First published in 1987, Dr. James Dobson wrote Parenting Isn’t for Cowards: Dealing Confidently With the Frustrations of Child-Rearing. It looks like he wrote an updated version for the new millennium in 2010.
I don’t know about you, but I think I’m a parenting coward.
Funny thing, though.
I used to have it figured out.
I studied family dynamics, human development, and elementary education when I was in college. By the time I got out, I was certain that I would never (n-e-v-e-r!) give my child candy in a grocery store or mall. No, I wouldn’t even allow my child to have candy–ever. I would never use the TV as a babysitter, and I took the parental oath in the delivery room that I would never allow my child to have more than 2 hours of daily screen time–based on advise of educational researchers. (After taking the oath, the delivery nurse handed over the baby…jk–I made that up.)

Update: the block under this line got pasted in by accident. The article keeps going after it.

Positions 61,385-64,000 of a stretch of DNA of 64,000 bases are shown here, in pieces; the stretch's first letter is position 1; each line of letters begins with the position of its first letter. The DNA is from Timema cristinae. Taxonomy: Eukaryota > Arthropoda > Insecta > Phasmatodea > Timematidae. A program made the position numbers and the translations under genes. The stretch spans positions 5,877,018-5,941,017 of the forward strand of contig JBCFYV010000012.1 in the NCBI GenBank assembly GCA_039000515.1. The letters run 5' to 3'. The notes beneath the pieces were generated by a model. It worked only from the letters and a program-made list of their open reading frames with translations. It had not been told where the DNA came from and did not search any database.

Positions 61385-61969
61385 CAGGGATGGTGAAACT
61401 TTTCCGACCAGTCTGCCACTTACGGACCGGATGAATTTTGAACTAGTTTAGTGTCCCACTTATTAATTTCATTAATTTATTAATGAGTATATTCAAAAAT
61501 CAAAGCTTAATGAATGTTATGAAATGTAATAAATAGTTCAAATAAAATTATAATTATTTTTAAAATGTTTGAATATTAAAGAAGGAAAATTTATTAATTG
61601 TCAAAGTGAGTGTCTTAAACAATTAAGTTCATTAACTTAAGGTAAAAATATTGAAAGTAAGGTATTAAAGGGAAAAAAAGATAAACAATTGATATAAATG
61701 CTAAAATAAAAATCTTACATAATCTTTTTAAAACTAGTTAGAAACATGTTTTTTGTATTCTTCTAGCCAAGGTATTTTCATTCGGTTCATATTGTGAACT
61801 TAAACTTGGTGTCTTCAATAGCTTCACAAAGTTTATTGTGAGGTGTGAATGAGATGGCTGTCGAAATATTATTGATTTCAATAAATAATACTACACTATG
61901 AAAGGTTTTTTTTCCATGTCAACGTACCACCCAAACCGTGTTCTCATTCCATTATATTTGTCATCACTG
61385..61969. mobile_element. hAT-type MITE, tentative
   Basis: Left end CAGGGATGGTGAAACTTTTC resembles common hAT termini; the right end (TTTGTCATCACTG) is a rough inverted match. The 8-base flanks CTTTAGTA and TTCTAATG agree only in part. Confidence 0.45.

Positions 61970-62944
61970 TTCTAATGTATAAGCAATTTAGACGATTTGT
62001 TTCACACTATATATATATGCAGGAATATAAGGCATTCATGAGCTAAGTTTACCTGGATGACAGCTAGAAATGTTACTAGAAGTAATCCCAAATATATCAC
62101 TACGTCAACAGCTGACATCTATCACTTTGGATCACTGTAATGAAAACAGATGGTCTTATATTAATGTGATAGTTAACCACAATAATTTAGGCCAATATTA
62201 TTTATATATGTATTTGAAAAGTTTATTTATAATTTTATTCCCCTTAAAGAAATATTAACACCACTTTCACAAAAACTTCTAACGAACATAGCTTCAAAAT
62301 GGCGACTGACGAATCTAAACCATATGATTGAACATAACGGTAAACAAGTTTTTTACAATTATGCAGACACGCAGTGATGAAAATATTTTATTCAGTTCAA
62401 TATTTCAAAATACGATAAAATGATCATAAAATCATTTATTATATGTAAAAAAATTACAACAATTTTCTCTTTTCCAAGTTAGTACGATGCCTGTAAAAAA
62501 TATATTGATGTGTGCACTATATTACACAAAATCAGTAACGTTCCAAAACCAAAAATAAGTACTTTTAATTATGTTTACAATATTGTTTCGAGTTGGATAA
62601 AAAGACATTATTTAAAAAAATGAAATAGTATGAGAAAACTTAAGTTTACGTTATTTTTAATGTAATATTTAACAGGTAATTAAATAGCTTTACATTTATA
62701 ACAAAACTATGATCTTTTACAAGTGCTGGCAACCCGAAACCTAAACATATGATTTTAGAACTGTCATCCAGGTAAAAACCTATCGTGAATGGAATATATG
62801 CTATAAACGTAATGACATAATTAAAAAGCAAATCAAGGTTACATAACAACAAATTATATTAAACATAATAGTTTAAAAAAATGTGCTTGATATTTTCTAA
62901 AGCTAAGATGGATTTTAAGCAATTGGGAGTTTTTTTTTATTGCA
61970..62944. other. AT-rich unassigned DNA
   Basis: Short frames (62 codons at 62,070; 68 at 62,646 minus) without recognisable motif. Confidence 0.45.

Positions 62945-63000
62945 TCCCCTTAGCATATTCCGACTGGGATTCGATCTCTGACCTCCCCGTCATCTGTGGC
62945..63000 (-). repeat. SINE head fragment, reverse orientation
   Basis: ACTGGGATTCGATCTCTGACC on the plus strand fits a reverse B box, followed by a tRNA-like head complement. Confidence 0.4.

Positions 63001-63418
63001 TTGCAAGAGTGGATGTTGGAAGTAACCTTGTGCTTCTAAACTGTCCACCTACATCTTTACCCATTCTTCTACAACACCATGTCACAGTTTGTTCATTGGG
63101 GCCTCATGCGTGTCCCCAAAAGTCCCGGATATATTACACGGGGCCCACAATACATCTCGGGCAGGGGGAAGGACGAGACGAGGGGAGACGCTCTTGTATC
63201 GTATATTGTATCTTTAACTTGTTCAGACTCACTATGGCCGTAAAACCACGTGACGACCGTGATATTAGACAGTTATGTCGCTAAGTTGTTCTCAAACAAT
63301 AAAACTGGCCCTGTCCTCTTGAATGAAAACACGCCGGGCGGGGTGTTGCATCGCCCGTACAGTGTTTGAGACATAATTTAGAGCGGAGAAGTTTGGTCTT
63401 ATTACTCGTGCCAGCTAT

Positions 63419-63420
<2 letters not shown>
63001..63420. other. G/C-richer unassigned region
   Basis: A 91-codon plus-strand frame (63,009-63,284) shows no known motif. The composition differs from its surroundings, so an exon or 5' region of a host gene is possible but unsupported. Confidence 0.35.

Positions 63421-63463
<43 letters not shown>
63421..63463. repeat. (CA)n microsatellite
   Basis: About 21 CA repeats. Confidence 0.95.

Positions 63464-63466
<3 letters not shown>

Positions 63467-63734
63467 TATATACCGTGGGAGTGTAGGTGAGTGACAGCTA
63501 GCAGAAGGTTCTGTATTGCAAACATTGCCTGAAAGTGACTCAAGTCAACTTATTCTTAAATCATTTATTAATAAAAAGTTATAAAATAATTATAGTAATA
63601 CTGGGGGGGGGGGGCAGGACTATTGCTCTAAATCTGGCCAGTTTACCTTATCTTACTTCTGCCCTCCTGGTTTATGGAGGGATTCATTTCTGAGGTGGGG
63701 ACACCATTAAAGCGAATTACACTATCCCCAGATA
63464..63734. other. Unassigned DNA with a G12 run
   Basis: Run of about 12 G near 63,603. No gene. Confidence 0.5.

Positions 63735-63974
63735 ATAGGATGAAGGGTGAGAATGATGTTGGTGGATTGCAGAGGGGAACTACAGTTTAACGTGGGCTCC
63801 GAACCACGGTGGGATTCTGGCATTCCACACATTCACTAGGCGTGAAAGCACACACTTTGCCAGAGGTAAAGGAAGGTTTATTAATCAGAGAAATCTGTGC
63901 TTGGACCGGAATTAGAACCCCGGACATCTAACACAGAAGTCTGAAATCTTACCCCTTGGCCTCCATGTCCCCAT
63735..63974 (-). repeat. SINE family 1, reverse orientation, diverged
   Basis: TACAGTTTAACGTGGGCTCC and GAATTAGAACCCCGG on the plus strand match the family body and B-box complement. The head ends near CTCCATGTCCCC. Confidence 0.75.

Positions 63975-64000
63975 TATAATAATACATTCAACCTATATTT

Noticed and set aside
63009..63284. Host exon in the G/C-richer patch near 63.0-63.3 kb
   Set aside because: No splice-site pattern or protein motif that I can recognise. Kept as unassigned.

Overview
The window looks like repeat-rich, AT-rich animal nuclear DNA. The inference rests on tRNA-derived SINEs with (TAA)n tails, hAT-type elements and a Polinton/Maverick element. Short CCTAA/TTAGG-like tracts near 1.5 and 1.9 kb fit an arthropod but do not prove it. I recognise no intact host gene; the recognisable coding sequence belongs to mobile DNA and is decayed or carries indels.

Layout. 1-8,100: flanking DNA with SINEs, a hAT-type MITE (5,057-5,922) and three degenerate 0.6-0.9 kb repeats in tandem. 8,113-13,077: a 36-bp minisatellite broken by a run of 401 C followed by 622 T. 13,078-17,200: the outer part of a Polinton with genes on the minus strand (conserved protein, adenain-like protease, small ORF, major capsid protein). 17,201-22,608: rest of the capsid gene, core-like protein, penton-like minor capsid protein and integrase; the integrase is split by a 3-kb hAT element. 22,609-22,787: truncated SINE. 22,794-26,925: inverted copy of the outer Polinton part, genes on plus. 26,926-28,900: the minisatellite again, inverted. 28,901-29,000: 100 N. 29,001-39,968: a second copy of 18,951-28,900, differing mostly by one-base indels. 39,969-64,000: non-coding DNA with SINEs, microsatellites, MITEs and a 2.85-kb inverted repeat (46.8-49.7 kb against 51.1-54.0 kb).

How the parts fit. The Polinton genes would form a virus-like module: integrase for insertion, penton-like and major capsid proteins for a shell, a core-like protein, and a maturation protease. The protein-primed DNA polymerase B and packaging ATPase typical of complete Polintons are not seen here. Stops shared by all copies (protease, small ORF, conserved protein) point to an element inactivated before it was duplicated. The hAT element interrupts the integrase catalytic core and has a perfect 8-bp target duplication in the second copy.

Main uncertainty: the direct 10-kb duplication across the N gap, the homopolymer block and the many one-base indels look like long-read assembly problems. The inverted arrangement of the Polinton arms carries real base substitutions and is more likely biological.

Which takes me to the illustrious start of a new school year.
Every year I gaze at kids in adorable first-day-of-school clothes on Facebook. More often than not, even more adorable than the kids are the Pin-worthy signs that the children/teens are holding.
Alas, alas! My kid adamantly refused to be in one of those pictures. I promised not to put her on Facebook. I promised her all the candy that she could possibly eat when it was done. I promised that she could hold a cute chalkboard sign that I personally made with my own withering fingers.
And she put her foot down.
But not quite.
She finally allowed me to take a snapshot of her sitting on the sofa, tying her bright red Converse tennis shoes, her backpack and gaggle of musical instruments in the background.
I’ll take what I can get, okay? Judge me if you must…but shhhhhhhhhh! I’m secretly going to post her picture on FB. There it is, in black and white at the top of this post.